Auto Services in Michigan
Auto Repair & Service, Towing, Brake Repair
Phone: (989) 967-3642
Auto Repair & Service
Address: 3783 Elizabeth Lake Rd, Lathrup-Village
Phone: (248) 499-6767
Auto Repair & Service, New Car Dealers
Address: 5050 S Saginaw Rd, Clayton-Twp
Phone: (810) 744-6537
Auto Repair & Service, Tire Dealers, Towing
Address: 1755 Metamora Rd, Oxford
Phone: (248) 628-4025
Auto Repair & Service, Brake Repair
Address: 2716 S Rochester Rd, Bingham-Farms
Phone: (248) 392-2098
Auto Repair & Service, Automobile Parts & Supplies, Wheels-Frame & Axle Servicing-Equipment
Address: G3045 Miller Rd, Otisville
Phone: (810) 239-6643
Thu, 14 Feb 2013 17:43:00 EST
Toyota announced today that it has reached a settlement with the Attorneys General of 29 states and one US territory that will resolve their complaints relating to recalls performed by the automaker from 2005-2010, including those related to sticky accelerators and malfunctioning floor mats that may have contributed to cases of unintended acceleration.
Sun, 16 Nov 2014 22:00:00 EST
The settlement includes a payout of $29 million to be divided among the states and US territory, as well as a commitment from Toyota "to take steps to make vehicle information more easily accessible to consumers to help them operate their vehicles safely and make more informed choices." The settlement also has Toyota continuing its rapid-response service teams and quality field offices that were put in place shortly after the largest of the recalls from 2010, as well as a "range of customer care amenities for owners of vehicles subject to certain recalls," though the press release below isn't specific about what those amenities might be.
This settlement marks the second major step in the last few months that Toyota has taken to settle legal disputes surrounding the unintended acceleration recalls, the first being a $1.4 billion settlement to address economic loss suffered by owners of current and past Toyota vehicles that may have lost value on account of these recalls.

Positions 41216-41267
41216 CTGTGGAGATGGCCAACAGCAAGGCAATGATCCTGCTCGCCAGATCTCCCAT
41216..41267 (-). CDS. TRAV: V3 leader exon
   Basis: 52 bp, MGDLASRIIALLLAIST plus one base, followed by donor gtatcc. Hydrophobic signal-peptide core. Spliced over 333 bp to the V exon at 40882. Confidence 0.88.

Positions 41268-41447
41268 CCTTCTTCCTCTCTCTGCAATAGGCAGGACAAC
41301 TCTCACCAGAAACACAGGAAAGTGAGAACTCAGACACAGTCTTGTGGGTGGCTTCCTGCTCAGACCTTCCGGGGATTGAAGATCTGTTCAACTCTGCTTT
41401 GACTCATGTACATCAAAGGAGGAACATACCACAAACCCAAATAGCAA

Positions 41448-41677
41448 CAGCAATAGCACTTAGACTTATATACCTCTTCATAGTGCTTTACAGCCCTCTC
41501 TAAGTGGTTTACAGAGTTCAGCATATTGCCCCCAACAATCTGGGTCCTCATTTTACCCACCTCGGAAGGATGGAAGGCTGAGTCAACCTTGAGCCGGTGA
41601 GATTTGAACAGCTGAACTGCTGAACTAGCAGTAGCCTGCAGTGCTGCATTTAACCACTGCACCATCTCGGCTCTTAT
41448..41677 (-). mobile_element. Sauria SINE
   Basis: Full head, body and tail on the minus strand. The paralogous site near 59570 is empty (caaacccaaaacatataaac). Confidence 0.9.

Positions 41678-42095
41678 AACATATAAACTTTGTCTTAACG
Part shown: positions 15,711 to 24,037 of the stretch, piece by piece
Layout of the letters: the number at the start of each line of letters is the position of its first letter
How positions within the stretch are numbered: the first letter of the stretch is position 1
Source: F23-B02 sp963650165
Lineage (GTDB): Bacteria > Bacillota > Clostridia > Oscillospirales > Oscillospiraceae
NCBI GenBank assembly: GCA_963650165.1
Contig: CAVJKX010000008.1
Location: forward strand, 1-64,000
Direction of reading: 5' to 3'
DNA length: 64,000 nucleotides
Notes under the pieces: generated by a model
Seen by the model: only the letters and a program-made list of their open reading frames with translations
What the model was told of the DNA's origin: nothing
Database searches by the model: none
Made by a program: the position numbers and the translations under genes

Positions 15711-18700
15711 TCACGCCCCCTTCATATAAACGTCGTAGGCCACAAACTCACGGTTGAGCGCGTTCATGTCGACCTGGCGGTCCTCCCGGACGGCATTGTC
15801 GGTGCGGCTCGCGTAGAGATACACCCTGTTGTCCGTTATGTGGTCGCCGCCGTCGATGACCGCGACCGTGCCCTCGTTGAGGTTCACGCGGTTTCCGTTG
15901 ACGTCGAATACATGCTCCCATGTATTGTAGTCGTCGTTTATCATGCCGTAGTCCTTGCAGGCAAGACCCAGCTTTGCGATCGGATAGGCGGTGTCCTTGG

Looks like someone was able to read the future back in July. That's when rumors first circulated that Toyota's upcoming fuel cell vehicle will be called the Mirai. Today, Toyota president Akio Toyoda confirmed the name alongside plans to build out a hydrogen refueling infrastructure in the US Northeast.
Tue, 21 May 2013 13:28:00 EST
In Japanese, mirai (??) means "future," which is a fitting name for a car that Toyota believes represents the direction the auto industry will go in the coming years. In a promotional video announcing the name, Toyoda said, "For [Toyota], this isn't just another car. This is an opportunity - an opportunity to really make a difference. And making a difference is what Toyota is all about."
To help that future come into existence, Toyota CEO Jim Lentz also disclosed the vague outline of a fuel cell infrastructure investment that Toyota and partner Air Liquide will make in a five-state Northeastern corridor that consists of Connecticut, Massachusetts, New Jersey, New York and Rhode Island. The Mirai will be available there in 2015 and Toyota is going to build 12 stations in and around New York and Boston to support the launch. More details will be available later.
To date, the best idea we have of what the 2014 Toyota Corolla will look like is the shape and styling of the Furia Concept from this year's Detroit Auto Show. Obviously the compact car will turn down the wick a fair bit from that orange machine, and now we have one more scintilla of an idea of what the final product will look like.
Published today on Toyota's official Facebook page, the image above clearly shows the rear quarter of the 2014 Corolla S. Though the low angle is pretty wonky, we can make out that the shape of the taillight cluster is very similar to that of the Furia, albeit without the same LED treatment, A hint of a trunk-lid spoiler is also in evidence, and also follows the Furia's lead.
Toyota points out that the new Corolla will be shown in earnest on June 6. Expect to see the full version of the car by that date at the latest - online leaks have a tendancy to speed these things up.